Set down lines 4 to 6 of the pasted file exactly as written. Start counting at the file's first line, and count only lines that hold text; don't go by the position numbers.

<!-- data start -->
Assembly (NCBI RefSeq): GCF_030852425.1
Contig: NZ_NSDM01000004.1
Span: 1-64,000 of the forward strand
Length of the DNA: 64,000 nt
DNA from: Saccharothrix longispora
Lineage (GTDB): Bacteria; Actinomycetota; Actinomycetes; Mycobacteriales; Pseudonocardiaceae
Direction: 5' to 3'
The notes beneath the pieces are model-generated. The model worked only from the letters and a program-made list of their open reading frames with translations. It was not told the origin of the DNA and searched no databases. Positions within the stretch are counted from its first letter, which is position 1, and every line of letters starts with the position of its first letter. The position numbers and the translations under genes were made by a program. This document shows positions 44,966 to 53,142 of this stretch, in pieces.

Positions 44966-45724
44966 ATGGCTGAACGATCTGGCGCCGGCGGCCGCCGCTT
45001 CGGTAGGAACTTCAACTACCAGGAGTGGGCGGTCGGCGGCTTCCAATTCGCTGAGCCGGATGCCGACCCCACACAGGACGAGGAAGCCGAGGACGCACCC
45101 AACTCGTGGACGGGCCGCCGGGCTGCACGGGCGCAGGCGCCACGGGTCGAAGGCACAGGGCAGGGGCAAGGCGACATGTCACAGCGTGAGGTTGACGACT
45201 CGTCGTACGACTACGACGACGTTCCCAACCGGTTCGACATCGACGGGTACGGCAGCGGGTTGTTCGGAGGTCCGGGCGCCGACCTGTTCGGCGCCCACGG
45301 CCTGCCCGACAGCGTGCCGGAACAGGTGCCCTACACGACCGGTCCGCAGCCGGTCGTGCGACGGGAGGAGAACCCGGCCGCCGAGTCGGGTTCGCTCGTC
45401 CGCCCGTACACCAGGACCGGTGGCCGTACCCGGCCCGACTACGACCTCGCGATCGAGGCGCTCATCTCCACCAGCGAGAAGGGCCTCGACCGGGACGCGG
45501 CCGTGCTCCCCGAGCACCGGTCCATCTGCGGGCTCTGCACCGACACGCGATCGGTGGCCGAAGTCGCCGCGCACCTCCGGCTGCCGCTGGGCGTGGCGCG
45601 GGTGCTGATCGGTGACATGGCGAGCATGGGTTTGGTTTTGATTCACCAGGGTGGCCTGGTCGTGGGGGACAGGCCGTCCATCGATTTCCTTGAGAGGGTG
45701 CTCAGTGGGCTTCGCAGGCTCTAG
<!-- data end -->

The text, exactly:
Length of the DNA: 64,000 nt
DNA from: Saccharothrix longispora
Lineage (GTDB): Bacteria; Actinomycetota; Actinomycetes; Mycobacteriales; Pseudonocardiaceae